Satellite eye: Su-35 production surges despite microchip ban

Despite the Western sanctions that limit their supply of microchips and parts for semiconductors, Russia seems capable of maintaining, and possibly even increasing, the production of their advanced Su-35 fighter jets. Evidence for this comes from comprehensive, ongoing satellite surveillance of a factory in Komsomolsk-on-Amur in Russia’s Far East.  

Photo showing 'an Iranian Su-35s' has caused a flurry on the web
Photo credit: Twitter

The meticulous examination of the satellite photos, taken from the Sukhoi factory in Komsomolsk-on-Amur, was conducted by SpaceKnow, a highly reputable Czech tech company. They utilized their unique IMINT application, which leverages artificial intelligence to analyze occurrences over large expanses of land anywhere in the world, using raw satellite data.  

SpaceKnow’s specialized algorithm, which automatically detects and identifies aircraft, was utilized to scrutinize a series of high-quality images provided by SkySat satellites from Planet Labs, spanning from April 2020 to October 2023. The results were quite riveting.

29 Su-35 at the end of 2023

In 2020, we generally observed two planes at the Su-35 factory. The capacity for plane storage significantly increased in 2021, accommodating 11 to 16 planes at any given time.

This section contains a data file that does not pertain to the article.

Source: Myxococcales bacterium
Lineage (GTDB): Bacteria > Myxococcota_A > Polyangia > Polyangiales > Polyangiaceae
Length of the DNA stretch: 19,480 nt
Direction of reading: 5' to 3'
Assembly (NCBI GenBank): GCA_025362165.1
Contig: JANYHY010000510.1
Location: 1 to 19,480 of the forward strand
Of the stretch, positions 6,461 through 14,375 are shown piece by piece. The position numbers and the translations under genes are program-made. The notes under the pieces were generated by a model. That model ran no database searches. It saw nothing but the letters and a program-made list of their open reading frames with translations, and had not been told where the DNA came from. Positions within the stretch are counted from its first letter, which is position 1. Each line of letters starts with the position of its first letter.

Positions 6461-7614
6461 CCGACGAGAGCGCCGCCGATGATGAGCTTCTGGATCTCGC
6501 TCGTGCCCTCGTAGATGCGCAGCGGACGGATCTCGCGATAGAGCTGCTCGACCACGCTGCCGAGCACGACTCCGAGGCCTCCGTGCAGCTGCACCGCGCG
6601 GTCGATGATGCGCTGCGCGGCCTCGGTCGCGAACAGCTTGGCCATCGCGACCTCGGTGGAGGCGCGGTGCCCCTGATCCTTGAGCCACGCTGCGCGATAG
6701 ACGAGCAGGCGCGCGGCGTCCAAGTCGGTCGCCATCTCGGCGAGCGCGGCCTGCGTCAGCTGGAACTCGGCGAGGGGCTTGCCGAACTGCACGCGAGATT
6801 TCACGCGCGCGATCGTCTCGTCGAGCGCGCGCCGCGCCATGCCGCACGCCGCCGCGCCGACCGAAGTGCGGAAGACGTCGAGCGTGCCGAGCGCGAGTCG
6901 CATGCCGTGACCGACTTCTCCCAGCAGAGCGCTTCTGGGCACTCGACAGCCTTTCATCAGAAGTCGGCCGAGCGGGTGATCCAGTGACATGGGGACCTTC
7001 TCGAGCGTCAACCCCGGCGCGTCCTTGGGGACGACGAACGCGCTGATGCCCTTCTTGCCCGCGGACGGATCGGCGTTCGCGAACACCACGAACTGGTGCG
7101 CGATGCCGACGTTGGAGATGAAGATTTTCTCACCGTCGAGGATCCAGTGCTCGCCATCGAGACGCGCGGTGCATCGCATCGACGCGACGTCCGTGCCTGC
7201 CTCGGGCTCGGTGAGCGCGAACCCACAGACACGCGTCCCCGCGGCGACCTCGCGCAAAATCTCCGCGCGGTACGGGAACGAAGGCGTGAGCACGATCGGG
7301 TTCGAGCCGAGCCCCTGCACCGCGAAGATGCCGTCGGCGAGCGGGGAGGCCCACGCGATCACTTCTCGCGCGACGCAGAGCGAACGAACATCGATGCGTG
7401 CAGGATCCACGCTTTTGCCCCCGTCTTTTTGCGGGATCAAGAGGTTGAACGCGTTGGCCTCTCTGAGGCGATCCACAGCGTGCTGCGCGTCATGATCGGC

Following Russia’s invasion of Ukraine in February 2022, our system detected a surge in Su-35 plane production. By April of that year, the count had risen to 19 planes. Remarkably, by October, this number had soared to 30 fighter planes, all conveniently aligned next to the assembly buildings. 

Satellite Watch: Su-35 production surges despite microchip ban
Photo credit: SpaceKnow

This trend continued in 2023, as satellite images revealed 31 Su-35 planes at the factory in September. The most recent photograph, taken in October 2023, displays 29 planes, all primed and ready to soar into the blue yonder. 

Data is “floating”

SpaceKnow’s research indicates that determining the exact number of new airplanes being produced isn’t entirely feasible. “We’re making an informed estimate that new planes are likely being stored near the manufacturing facilities,” the researchers clarify. Injecting an element of mystery, they note that sometimes unfinished aircraft can be spotted in these areas, and these “waiting” planes often shuffle around. 

This viewpoint aligns closely with a comprehensive study by the American Center for European Policy Analysis [CEPA]. The study suggests that Russia has been consistently producing approximately 30-35 new Su-35-type planes in recent months. Further calculations imply that Russia now possesses roughly 114 Su-35s, at least theoretically.

Satellite Watch: Su-35 production surges despite microchip ban
Photo credit: SpaceKnow

The Russian claims have been confirmed

Not too long ago, the Deputy General Director of Russia’s state-run Rostech, which includes Sukhoi, the manufacturer, boldly boasted about “doubling” their Su-35 production